Measuring Up

I have commented more than just a few times about the importance of having arrows matched to you and your bow. I was working with a newish recurve student regarding how to do just this an I realized that many archers do not have the required equipment. Here are some “workarounds” you can use to get the information you need to order the correct arrows.

What You Need
Every manufacturer provides a “spine chart” which allows you to select which of their arrow shafts you need for arrows to fly well out of your bow. These charts require your draw length and draw weight to make the selection. I will start with how to get these numbers for recurve bows and long bows.

Measuring Your Draw Length
There are such things as “draw length arrows” which are arrows with printed scales on them. You simply draw back into good form and somebody else reads the scale at the rest/plunger button and you add 1.75˝ and voila. If you don’t have such a device you can use an ordinary arrow. Draw to good full draw position and have your helper by a mark on your arrow right at the arrow rest hole/plunger button. Repeat this a number of times (3-5). All of the marks should be within a quarter inch of one another.. Measure from the bottom of the nock’s groove to the center of the array of marks and add 1.75˝ and voila.

It is important that you be warmed up before doing this and have shot in good order. It also helps if your “helper” can see if you are in good alignment at full draw because you will get a false reading if you are not.

There are many “formulas” that determine draw length from other body measurements. I have collected about a dozen of these. None of them are as reliable or as good as the technique I describe above.

Measuring Your Draw Weight
I have a hand-held electronic bow scale that just requires me to attach it to the bow string and pull an arrow the proper distance and it records the maximum value within 0.1#. Of course, you probably don’t have a $150 bow scale in your pocket, so a bathroom scale will work. An alternative is if you have a large spring scale, you can mount it up high on something sturdy and then hook the string on the scale and pull down (the correct length—you can use an arrow with a mark on it for this) and then read the scale). There are commercial scales sold for just this purpose, although any spring scale is inherently somewhat inaccurate, it is close enough for our purposes.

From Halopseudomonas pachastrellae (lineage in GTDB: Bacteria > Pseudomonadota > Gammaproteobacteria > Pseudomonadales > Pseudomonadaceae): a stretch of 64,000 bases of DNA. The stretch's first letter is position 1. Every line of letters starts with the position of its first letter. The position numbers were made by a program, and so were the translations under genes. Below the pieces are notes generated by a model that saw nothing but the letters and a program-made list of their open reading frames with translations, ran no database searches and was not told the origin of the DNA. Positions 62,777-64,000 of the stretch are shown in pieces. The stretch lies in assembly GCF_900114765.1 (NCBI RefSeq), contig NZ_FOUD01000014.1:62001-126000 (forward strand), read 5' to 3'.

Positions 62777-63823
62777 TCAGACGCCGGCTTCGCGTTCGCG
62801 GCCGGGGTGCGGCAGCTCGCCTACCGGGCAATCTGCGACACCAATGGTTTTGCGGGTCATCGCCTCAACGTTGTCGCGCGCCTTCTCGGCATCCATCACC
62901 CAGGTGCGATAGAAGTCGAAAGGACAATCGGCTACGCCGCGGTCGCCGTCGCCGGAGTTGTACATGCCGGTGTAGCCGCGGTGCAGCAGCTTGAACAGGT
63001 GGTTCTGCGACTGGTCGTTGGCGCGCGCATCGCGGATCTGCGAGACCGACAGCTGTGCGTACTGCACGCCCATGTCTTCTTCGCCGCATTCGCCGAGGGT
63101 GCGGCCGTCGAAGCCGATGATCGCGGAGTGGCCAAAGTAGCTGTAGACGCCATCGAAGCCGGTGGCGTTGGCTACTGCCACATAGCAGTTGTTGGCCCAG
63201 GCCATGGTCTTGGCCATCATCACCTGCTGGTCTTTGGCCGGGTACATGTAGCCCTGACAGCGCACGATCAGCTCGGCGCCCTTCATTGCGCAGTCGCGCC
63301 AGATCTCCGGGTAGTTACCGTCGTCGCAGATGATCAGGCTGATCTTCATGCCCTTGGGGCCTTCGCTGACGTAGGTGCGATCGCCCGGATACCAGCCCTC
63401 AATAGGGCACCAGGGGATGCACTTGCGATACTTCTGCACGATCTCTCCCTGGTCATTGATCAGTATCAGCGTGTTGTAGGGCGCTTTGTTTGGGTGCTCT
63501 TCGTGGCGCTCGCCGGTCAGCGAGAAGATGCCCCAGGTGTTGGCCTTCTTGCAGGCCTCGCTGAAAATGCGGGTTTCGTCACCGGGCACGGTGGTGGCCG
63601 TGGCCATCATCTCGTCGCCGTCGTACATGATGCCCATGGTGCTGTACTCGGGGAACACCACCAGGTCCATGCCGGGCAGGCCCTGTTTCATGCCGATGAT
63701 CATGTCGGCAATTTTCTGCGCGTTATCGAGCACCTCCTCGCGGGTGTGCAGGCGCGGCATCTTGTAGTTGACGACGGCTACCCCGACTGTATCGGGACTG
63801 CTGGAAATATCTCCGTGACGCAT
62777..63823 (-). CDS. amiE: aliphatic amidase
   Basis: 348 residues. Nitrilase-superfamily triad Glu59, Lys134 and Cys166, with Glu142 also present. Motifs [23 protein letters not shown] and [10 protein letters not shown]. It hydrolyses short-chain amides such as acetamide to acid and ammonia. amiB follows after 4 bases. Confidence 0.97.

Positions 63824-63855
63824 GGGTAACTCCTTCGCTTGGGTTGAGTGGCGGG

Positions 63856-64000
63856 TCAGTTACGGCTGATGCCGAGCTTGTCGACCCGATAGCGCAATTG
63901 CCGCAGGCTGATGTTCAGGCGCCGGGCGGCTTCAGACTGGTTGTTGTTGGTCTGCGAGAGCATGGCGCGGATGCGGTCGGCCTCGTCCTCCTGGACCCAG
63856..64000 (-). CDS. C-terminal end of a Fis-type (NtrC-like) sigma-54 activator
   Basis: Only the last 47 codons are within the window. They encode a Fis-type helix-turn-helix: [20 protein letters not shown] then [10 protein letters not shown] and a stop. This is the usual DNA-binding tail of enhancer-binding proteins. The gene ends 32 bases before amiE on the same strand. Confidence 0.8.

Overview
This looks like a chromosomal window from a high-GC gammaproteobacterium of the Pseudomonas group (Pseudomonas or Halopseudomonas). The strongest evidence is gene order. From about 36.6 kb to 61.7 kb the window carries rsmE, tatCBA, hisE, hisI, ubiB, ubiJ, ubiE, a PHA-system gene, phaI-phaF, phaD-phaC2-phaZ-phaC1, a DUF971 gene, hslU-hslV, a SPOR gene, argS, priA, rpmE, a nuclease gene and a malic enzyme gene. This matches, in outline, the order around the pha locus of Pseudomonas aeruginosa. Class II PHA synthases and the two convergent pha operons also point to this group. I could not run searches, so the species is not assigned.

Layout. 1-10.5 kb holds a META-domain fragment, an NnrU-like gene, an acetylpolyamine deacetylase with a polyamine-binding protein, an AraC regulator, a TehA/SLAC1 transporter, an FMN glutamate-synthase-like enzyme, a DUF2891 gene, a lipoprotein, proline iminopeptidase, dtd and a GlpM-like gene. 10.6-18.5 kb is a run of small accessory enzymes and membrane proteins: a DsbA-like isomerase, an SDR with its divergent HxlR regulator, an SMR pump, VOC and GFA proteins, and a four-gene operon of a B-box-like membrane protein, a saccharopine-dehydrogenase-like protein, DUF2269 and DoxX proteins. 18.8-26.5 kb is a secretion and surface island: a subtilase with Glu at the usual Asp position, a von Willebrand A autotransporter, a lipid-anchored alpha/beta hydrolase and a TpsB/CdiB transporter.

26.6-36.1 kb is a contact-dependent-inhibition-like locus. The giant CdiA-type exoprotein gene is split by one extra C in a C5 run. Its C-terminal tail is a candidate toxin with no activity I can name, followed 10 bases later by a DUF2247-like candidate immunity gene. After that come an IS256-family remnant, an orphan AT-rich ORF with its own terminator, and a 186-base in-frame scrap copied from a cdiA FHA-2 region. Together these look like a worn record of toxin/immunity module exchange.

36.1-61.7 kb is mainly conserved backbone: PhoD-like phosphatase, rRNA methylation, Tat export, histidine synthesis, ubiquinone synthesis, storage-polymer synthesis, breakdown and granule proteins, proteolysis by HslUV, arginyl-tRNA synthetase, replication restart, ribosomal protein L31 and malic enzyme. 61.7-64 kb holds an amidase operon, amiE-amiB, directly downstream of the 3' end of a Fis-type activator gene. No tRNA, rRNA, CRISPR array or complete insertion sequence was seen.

Easton Spine Chart PageYou can estimate your draw weight by taking the nominal draw weight value of your limbs (24#@28˝, 38#@28˝, etc.), correct this value for any adjustments at the limb pockets (ILF limb pockets allow about 10% of the draw weight to be adjusted off by backing out the limb attachment bolts (typically 4-5 turns max.). Then you need to adjust this value for difference between your draw length and the nominal one (@28˝). To do this you add 2# for each inch over 28˝ or subtract 2# for each inch under 28˝ (use 3# per inch if your limbs are 40# or heavier).

If you want an actual measurement of your draw weight rather than an estimate, you need a stiff stick, at least 3 feet/1 meter long, with a notch in one end. From the bottom of the notch measure down the stick and place a mark at X˝, X being your draw length measurement but without the 1.75˝ extra. The stick is then stood on its end on a bathroom scale and the bow placed upon it with the string (where the arrows attach) in the groove and the riser hanging down. You then press down on the riser until the arrow rest hole/pressure button is even with mark on the stick and read the scale. Of course, this is no more accurate than your bathroom scale, but it is something.